خبر و متن – Massacre Of Teens In Norway Retold As A Feature Film

SCOTT SIMON, HOST:

As the teenage survivors of last week’s high school shooting in Parkland, Fla., speak out and demand tighter gun control regulations, the young victims of the 2011 massacre in Norway still struggle to find their voices. A new movie called “U – July 22” premiered this week at the Berlin Film Festival. Esme Nicholson says the film tries to tell the story through a survivor’s experience.

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UNIDENTIFIED REPORTER #1: We’re getting the first full picture of the horrors. Authorities pieced together what happened…

ESME NICHOLSON, BYLINE: On July 22, 2011, after detonating a bomb in Oslo, a right-wing extremist disguised as a policeman turned up at a summer camp on the Norwegian island of Utoya and shot dead 69 people, most of whom were teenagers.

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UNIDENTIFIED REPORTER #2: It’s estimated there were around 600 taking part in the summer camp…

NICHOLSON: The gunman was a white supremacist who targeted the campus because they were junior members of the Norwegian Social Democrats and because of their liberal, multicultural values. At the time of the attacks and during the trial a year later, news coverage focused heavily on the shooter.

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UNIDENTIFIED REPORTER #3: He admitted to carrying out both attacks, calling them part of his plan for a cultural revolution.

NICHOLSON: Now, almost seven years later, a feature film reconstruction of that day attempts to shift the media’s focus away from the perpetrator and towards the victims. Andrea Berntzen is the film’s lead actress.

ANDREA BERNTZEN: Speaking to the survivors, I learned that they think we need this movie because now they won’t have to tell their story themselves. But they can say, OK. You can go and watch the movie. And then maybe we can speak after that.

NICHOLSON: Berntzen plays 19-year-old Kaja, who, when we first meet her at a camp, turns to the camera and declares, you will never understand. The film is shot in a single take and follows Kaja as she runs and hides from the relentless sound of screams and gunshots and as she comes across the bodies of fellow campers. This single take last 72 minutes, the exact amount of time that they were under attack.

ERIK POPPE: A lot of survivors expressed the time it took. Those 72 minutes – it felt like an eternity.

NICHOLSON: Director Erik Poppe.

POPPE: So I felt that I needed to see if I could be able to do it in one take to bring the audience into that sort of brutality without any chance for really leaving the story.

NICHOLSON: While based on survivors’ testimonies, Kaja’s character is purely fictional. Poppe did not want to favor one survivor’s story over another. Poppe acknowledges it makes for harrowing viewing.

POPPE: There were a lot of objections towards the film while we were preparing the film. And I do respect that some of the young people out there and the parents will have a hard time seeing this film.

NICHOLSON: Poppe held private screenings for the bereaved. And out of consideration for them, no footage – not even a trailer – is being released until the film premieres in Norway next month. Lisbeth Royneland chairs a national support group for victims of the attack.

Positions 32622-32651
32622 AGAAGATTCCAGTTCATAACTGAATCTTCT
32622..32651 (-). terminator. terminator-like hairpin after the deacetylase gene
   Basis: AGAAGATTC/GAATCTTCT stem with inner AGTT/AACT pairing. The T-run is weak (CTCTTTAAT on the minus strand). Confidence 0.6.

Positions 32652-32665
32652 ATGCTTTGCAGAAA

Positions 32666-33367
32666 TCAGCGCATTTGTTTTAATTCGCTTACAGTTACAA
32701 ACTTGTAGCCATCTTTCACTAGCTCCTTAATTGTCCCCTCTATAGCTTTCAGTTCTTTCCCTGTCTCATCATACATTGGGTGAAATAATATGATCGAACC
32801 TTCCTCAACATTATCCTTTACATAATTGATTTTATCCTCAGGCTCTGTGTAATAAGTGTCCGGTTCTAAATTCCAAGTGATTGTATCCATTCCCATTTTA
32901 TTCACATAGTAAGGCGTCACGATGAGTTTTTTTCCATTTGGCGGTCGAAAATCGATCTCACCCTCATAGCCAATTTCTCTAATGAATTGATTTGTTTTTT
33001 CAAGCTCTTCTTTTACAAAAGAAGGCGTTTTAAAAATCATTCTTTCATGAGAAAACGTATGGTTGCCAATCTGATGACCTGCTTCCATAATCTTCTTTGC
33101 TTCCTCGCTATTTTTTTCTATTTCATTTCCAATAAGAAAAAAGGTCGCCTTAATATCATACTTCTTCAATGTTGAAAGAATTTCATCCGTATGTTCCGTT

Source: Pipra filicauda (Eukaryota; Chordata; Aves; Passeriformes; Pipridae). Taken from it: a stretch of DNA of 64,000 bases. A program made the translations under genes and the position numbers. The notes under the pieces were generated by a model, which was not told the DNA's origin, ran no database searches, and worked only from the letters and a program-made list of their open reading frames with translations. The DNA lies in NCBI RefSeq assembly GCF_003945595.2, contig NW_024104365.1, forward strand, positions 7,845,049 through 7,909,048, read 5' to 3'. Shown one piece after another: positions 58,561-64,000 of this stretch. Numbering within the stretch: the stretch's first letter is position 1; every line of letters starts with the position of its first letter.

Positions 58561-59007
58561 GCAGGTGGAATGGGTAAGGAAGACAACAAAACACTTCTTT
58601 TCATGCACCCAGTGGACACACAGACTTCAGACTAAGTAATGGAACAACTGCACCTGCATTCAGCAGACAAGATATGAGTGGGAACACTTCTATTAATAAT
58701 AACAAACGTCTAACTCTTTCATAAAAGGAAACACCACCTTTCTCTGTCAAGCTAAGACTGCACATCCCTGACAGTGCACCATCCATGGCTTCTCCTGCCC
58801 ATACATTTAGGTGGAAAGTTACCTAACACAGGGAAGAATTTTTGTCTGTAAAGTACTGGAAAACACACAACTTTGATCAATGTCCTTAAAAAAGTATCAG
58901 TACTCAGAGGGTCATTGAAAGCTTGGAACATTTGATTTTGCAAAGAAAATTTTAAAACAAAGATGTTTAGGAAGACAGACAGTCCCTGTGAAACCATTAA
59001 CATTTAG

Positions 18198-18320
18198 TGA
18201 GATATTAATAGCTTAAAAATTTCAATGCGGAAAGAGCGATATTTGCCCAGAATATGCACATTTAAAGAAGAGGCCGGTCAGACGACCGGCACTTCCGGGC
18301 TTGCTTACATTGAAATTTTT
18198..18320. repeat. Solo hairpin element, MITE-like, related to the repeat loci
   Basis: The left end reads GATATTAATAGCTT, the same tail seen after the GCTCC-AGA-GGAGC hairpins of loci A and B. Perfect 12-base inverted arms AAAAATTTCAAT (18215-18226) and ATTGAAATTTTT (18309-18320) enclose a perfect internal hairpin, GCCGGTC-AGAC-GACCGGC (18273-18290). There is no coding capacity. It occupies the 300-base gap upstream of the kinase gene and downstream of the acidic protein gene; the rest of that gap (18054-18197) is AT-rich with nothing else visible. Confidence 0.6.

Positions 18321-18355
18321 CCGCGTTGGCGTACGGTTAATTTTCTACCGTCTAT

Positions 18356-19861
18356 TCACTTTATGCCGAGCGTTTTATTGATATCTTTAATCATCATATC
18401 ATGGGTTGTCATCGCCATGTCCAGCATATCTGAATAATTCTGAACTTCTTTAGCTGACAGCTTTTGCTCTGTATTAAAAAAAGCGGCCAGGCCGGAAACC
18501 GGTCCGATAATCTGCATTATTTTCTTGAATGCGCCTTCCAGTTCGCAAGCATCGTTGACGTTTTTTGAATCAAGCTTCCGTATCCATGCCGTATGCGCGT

LISBETH ROYNELAND: Many victims are told that they have to forget and go on with their lives. And this movie really shows why that is so hard.

NICHOLSON: Royneland lost her own 18-year-old daughter that day. She says that while some victims feel uneasy about the film, others see it as helpful.

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INGRID ENDRERUD: The reason for doing this is telling the story that, for so many people, has been impossible to tell.

NICHOLSON: Twenty-four-year-old survivor Ingrid Endrerud, who worked as an adviser on the film, addressed a press conference at the Berlin Film Festival.

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ENDRERUD: When I try to explain what I experienced, I’m only able to tell it from a distance. And that’s where the art of film can tell a story in another way that speaking cannot. And also, it’s to capture and to show what right-wing extremism can lead to. This is hate in its purest form. And as a society, we have to stand together against that.

NICHOLSON: While uncomfortably immersive, the film is not graphically violent. And the audience sees the attacker in the distance on just one fleeting occasion.

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NICHOLSON: When we finally hear the sound of a helicopter overhead, one of the campers declares it’s the press, not the police, a bitter reminder of how the media got to the scene before the rescue services.

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UNIDENTIFIED REPORTER #4: (Speaking Norwegian).

NICHOLSON: Director Erik Poppe.

POPPE: The media carries its own responsibility of how you are treating the survivors, of course, during an attack but also after an attack. What the film doesn’t deal with at all is what happens afterwards, when the media is standing on the landside, waiting for them, crazy to get their comments.

NICHOLSON: The film cuts to black as a local resident steers a boat full of injured teenagers to the mainland. Almost seven years on, the film tries to reclaim the story for the victims and reminds the audience that thoughts and prayers are more than just a tweet. For NPR News, I’m Esme Nicholson in Berlin.

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